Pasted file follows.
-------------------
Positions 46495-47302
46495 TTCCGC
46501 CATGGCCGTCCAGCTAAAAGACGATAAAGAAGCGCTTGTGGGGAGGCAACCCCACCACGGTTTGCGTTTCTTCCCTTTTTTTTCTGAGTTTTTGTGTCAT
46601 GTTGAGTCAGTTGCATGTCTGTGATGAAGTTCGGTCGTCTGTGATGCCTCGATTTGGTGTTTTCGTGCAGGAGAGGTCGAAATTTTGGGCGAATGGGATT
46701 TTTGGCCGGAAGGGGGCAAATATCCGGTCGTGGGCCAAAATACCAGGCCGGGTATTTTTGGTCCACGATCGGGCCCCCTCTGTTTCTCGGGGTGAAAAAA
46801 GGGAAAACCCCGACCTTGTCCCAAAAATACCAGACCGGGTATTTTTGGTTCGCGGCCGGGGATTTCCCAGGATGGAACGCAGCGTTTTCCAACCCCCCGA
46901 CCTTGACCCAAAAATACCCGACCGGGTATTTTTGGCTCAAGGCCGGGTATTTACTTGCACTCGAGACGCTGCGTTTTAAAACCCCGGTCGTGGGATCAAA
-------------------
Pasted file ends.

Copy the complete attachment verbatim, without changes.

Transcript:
Positions 46495-47302
46495 TTCCGC
46501 CATGGCCGTCCAGCTAAAAGACGATAAAGAAGCGCTTGTGGGGAGGCAACCCCACCACGGTTTGCGTTTCTTCCCTTTTTTTTCTGAGTTTTTGTGTCAT
46601 GTTGAGTCAGTTGCATGTCTGTGATGAAGTTCGGTCGTCTGTGATGCCTCGATTTGGTGTTTTCGTGCAGGAGAGGTCGAAATTTTGGGCGAATGGGATT
46701 TTTGGCCGGAAGGGGGCAAATATCCGGTCGTGGGCCAAAATACCAGGCCGGGTATTTTTGGTCCACGATCGGGCCCCCTCTGTTTCTCGGGGTGAAAAAA
46801 GGGAAAACCCCGACCTTGTCCCAAAAATACCAGACCGGGTATTTTTGGTTCGCGGCCGGGGATTTCCCAGGATGGAACGCAGCGTTTTCCAACCCCCCGA
46901 CCTTGACCCAAAAATACCCGACCGGGTATTTTTGGCTCAAGGCCGGGTATTTACTTGCACTCGAGACGCTGCGTTTTAAAACCCCGGTCGTGGGATCAAA